Loaf 17: linseed and chopped rye bread from Germany

I have made a lot of French loaves recently, and there is much kneading and poking and careful observation involved. So it was time for something completely different. This loaf comes from a wonderful dormant blog called Ye Olde Bread Blogge, which was written by Nils Schöner, a German baker. His archives are a treasure trove of German breads, described with clarity, dry wit and photos of bread slices on white backgrounds.

In homage to Nils’ unfussy photographic style, here is a cross-section of my own loaf:

photo (4)

Taste test: Nutty and textured. You can taste the linseeds. Nice crunchy crust and moist interior.

Recipe notes: This loaf is 60% chopped rye, which is difficult to get hold of in the UK. Shipton Mill are the only people who stock it, as far as I know. It is also known as pumpernickel flour or very coarse rye meal. However, the recipe is very easy to make once you have the ingredients: mix, wait, mix, wait, mix, wait, mix, wait, bake. Well… there is a lot of mixing and waiting, but it is not laborious or difficult at any step if you have a sourdough starter.

photo (5)


for the starter
140g chopped rye
180ml water
10g rye sourdough starter

for the soaker
50g linseeds
100g chopped rye
250ml boiling water

for the dough
160g wholemeal flour
warm water
1.5tsp salt
1.5tsp yeast

How to make it

1. Around 18-24 hours before baking, mix up the starter ingredients. At least 5 hours before baking, mix up the soaker ingredients.

2. When the starter and soaker are ready, mix them together and add the dough ingredients. Add enough water to make a moderately loose dough (see photo below). Nils says to mix it on a slow speed for 5 mins; I stirred it with a wooden spoon for about two minutes, and it worked fine.

3. Mix a little once a minute for 5 mins, then let the mixture rest for an hour.

4. Mix the dough again for 5 mins on a slow speed (or with your wooden spoon). Put it in a greased or lined bread tin and leave it to rest for a further 45 mins.

5. Bake in a pre-heated oven at 230 C for 20 mins, then turn the heat down and bake for another 40 mins.

6. You’re meant to give this a day before tucking in, if it’s anything like other rye loaves.

I’m going to start taking process photos where I include a recipe, because I have occasionally found this so helpful on other blogs.

Step 1: the starter after 18 hours of fermenting.

photo (6)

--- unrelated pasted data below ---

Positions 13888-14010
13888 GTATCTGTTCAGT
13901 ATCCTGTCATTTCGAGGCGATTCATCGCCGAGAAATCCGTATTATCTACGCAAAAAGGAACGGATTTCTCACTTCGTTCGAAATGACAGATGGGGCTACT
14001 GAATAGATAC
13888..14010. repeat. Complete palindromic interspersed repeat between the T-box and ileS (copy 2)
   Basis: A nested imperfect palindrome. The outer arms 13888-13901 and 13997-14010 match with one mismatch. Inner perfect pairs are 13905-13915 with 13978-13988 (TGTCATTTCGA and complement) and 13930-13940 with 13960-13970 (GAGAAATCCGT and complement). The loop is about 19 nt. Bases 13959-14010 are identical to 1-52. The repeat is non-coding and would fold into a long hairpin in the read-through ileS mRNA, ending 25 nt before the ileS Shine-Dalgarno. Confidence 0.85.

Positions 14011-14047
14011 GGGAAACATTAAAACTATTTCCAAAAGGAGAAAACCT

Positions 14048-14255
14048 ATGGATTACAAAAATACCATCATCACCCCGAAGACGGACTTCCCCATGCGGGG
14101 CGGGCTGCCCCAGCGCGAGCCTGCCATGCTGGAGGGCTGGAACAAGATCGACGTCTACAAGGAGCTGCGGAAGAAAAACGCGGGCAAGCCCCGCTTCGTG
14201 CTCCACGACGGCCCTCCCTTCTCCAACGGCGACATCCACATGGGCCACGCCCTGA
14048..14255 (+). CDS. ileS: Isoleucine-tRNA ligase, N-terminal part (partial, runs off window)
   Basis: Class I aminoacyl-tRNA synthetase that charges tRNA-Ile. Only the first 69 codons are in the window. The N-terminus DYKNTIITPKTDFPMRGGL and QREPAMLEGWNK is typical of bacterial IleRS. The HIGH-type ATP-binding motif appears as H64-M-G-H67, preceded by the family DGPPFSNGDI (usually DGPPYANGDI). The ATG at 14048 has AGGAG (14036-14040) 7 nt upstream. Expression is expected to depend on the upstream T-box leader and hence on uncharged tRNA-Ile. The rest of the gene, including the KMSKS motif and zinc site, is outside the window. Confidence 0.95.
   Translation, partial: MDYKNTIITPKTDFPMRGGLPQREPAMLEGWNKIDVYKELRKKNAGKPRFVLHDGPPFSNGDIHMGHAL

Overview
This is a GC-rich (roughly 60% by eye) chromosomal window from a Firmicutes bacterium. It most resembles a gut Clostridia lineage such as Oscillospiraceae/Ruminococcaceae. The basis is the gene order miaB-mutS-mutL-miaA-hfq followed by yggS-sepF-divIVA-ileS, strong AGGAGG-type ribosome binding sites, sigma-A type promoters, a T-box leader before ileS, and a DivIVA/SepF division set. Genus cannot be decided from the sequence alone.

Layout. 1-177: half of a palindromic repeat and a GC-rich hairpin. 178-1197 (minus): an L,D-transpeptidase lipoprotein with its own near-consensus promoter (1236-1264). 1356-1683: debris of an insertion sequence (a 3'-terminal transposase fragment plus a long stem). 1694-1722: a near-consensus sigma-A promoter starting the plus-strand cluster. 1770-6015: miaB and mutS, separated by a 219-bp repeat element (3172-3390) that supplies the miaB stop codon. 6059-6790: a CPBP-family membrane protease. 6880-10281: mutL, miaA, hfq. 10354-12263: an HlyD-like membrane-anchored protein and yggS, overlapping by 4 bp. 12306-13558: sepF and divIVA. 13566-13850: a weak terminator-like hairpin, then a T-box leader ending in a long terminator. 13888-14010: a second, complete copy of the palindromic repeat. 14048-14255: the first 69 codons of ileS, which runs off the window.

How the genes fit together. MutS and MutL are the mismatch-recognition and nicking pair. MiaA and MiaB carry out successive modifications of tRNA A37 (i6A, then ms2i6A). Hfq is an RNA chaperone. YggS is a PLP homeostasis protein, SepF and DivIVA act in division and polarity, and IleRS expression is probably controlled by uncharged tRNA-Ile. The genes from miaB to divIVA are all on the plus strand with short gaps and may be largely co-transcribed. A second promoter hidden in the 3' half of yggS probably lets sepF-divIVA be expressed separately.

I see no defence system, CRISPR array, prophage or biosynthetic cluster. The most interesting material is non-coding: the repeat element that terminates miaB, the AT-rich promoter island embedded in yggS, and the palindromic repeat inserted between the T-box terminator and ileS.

Step 2: the “moderately loose” dough. I think I got the consistency correct, judging by final loaf.photo (7)


Loaf 16: pain aux pommes from France

I decided to bake this rather exciting pain aux pommes recipe from Ortiz’s The Village Baker, which you can find paraphrased here. You start by fermenting cut pieces of apple together for 8-10 days until it’s smelling strongly tangy and alcoholic.

It was all going swimmingly until the night before I was due to bake. My apple had fermented nicely in the heat without even producing any mould to scrape off. Then I came back from a night out rather tipsy and tired and followed what I thought ought to be the recipe rather than the actual recipe.

With pain aux pommes, the leavening agent is meant to be the apple itself. Ortiz adds a package of dried yeast later, but I suspect that’s one of his additions. He’s rather apt to present what was originally a 100% rye sourdough, for instance, and then say, “Hey, I added some wheat flour and 2 tsps yeast to make it easier.”

Anyway, I added a dollop of my existing starter to the newly-made apple one instead, creating a delicious soup of yeast fungi and taking the recipe totally off-piste. After that, the consistency was all different and I made lots of other changes: no yeast, less water added later, followed normal sourdough process rather than his apple starter build method, baked it as a single loaf rather four batards.

It turned out quite nicely:

pain aux pommesI would like to try bread risen purely with an apple starter in future, but I still enjoyed my sourdough hybrid approach and I suspect the variety of starter you use doesn’t make a whole load of difference in the end.

This bread is very moist, almost a little on the claggy side, and feels like a whole meal in itself with the large chunks of apple (a nightmare to knead with, let me tell you). The flavour was less apple-y than I was expecting, more like a hearty country wheat loaf with an element of rye.

I’d like to try this again with the following changes:

1. Cut apple into very small pieces, possibly reduce quantity a bit. 1/2 inch pieces are still quite big enough to feel slimy and that’s not good.
2. Less water. My version retained more liquid than Ortiz’s so not his fault, but this dough was too wet. By half a cup, perhaps?
3. Add dry cider instead of water, cut the malt extract to compensate. If I’m going to bother fermenting apple for days and kneading in those pesky apple pieces, the bread has to taste of apple in the end.
4. I’d like to play around with the % of the rye. And how would it work combined with a recipe like Pierre Nury’s rustic light rye?

pain aux pommes 2 v2

New book: Joe Ortiz’s The Village Baker, plus Loaf 15